About five hours later, just before The Forest Sandusky debuted, a line filled with excited cannabis supporters snaked around the company’s dark blue-shaded building at 1651 Tiffin Ave. (U.S. 6) across from Dollar General.
Plain and simple: On the first day possible, many eager Ohioans took advantage of a long-awaited opportunity to legally purchase medical marijuana.
“When you have a historic moment like this, people want to be a part of it,” company CEO Erik Vaughan said.
Due to several reasons, Wednesday marked the earliest any state-regulated medical marijuana dispensary could open. Along with Sandusky, similar operations in Wintersville, by the Pennsylvania border, and Canton also debuted. All told, 56 companies received licenses to operate a dispensary in Ohio, though most, for various reasons, haven’t opened yet.
Several hundred people throughout the day ended up entering Sandusky’s only cannabis facility.
Patients, who previously received certified recommendations from qualified physicians, consulted with Forest professionals to determine which available flower-based products could best treat their ailments. The business will eventually sell other forms of cannabis, such as in vapors, edibles and oils. In Ohio, it remains illegal for people to smoke marijuana.
Patients with one of 21 pre-existing medical conditions — including ALS, Alzheimer’s, cancer, Parkinson’s and HIV — can receive a recommendation to buy medical marijuana at any Ohio dispensary, even in Sandusky.
Cleveland Heights resident Ynez Henningsen can lay claim as The Forest Sandusky’s first customer. The military veteran also works as the company’s special projects manager, troubleshooting issues and compiling data for research purposes.
“As an employee, we wanted to make sure that every customer that came after me was having the best experience possible,” Henningsen said. “We wanted to do a test run.”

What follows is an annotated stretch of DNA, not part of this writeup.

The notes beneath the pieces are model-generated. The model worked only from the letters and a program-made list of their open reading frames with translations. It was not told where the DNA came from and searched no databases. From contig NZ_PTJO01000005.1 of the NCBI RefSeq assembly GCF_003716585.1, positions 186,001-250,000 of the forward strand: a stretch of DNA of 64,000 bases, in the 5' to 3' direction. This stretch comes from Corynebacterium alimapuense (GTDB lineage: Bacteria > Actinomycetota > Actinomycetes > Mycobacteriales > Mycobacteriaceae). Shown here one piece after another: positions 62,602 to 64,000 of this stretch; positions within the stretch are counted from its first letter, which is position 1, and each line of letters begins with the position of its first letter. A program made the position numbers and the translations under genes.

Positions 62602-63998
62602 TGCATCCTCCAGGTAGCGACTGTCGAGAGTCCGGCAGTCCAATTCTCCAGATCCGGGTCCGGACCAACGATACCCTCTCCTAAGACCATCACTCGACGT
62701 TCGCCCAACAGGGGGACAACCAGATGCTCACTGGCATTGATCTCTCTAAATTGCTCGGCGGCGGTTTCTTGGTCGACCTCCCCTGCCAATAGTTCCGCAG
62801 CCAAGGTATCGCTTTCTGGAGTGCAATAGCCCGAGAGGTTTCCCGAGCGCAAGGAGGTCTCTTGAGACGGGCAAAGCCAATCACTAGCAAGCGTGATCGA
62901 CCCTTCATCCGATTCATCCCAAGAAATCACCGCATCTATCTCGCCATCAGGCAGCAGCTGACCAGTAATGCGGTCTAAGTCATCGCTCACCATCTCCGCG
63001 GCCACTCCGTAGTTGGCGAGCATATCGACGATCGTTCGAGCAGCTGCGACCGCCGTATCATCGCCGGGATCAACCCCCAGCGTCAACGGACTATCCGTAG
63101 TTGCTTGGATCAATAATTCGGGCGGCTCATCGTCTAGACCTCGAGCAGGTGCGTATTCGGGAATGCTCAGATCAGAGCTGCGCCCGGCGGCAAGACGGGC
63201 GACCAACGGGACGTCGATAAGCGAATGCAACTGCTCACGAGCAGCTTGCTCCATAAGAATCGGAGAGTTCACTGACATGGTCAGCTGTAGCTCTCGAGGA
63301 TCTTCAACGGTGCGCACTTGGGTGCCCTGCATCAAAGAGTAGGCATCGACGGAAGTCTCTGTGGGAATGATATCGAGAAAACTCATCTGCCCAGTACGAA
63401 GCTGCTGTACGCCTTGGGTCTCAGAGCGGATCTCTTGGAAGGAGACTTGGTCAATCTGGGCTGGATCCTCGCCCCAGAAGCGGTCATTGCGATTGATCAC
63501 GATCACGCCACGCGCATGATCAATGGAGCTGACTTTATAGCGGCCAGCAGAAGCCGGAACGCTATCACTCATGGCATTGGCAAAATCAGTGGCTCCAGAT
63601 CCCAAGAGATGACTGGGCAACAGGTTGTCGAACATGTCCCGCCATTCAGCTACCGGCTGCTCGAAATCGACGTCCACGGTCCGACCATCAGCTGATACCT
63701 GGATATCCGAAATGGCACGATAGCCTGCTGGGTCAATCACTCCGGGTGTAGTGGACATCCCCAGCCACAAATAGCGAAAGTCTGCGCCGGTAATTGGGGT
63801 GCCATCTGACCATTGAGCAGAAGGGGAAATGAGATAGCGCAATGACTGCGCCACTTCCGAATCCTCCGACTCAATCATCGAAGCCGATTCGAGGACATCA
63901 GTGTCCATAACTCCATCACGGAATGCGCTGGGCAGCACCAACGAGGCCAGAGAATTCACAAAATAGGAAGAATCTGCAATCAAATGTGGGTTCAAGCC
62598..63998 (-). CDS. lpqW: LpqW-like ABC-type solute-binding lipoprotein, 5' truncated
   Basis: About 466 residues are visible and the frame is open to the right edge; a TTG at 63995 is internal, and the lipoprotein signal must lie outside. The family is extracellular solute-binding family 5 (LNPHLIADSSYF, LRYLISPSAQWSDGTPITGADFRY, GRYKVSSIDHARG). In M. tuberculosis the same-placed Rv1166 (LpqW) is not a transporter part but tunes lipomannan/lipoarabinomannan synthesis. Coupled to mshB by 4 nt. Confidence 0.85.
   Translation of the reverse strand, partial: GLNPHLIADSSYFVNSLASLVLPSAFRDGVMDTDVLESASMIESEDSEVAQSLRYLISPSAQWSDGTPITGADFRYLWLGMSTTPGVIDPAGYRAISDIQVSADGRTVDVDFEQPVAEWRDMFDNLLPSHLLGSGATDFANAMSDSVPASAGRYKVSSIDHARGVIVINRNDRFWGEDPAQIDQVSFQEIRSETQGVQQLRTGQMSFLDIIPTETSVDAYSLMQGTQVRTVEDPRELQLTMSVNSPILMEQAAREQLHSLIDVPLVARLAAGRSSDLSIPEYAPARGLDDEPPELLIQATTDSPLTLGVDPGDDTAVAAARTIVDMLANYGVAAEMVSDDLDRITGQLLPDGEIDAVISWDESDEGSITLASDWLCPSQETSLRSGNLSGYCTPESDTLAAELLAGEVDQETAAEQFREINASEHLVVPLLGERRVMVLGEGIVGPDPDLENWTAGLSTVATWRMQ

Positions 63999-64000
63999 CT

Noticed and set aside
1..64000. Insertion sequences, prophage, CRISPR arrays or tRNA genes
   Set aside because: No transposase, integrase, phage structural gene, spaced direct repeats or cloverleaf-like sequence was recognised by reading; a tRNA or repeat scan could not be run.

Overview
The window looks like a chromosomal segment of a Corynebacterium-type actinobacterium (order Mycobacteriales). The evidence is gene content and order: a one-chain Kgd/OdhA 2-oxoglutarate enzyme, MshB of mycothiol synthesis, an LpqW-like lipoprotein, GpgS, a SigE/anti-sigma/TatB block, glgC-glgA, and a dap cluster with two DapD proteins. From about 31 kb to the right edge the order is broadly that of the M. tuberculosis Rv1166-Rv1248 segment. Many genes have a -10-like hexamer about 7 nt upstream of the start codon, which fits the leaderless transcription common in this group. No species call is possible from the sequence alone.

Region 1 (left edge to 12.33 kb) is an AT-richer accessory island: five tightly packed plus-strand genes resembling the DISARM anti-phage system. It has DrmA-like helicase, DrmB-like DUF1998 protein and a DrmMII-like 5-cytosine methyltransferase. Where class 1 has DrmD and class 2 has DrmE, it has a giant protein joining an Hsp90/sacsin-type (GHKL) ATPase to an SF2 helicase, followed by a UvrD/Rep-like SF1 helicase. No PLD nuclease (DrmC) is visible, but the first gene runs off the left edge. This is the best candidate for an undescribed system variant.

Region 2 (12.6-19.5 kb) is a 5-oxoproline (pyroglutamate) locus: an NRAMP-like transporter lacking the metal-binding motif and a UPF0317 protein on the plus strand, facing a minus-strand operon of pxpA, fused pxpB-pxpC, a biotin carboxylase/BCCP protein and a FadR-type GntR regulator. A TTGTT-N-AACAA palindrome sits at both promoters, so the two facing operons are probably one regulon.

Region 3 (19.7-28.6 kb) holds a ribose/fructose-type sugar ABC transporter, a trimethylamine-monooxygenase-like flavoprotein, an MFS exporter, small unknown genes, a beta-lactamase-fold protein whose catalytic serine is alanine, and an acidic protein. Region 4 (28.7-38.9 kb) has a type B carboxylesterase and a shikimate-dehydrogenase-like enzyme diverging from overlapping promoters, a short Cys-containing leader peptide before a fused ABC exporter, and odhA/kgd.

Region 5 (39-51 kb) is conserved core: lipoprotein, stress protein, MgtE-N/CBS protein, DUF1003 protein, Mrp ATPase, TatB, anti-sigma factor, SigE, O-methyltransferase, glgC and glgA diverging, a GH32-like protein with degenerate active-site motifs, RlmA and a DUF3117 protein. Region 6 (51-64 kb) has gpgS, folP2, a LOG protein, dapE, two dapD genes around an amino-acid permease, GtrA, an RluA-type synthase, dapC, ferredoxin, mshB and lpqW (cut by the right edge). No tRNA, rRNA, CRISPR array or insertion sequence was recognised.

Henningsen suffers from multiple sclerosis, which falls under one of those 21 pre-existing conditions.
“There is a substantial amount of anecdotal evidence and a limited amount of empirical research that suggests cannabis is a good treatment for multiple sclerosis,” Henningsen said.
Whether for multiple sclerosis or another condition, people could finally medicate with a plant-based product rather than an addictive opiate, Vaughan said.
“We have enough data and sample size to see that there is a measurable drop in the doses of addicted opiates that are prescribed in states that have medical marijuana,” Vaughan said. “You are seeing not only a drop in doses but a drop in deaths in those states.”
Vaughan then coined Wednesday as a monumental moment for medical marijuana in Ohio.
“It’s hard to contain the excitement,” he said. “It’s been just such an amazingly positive response, and it’s so fun to be a part of.”
Based on the turnout, he also characterized the day as a huge success.
“We are thrilled to be part of this historic moment and the first sale of medical cannabis in Ohio.”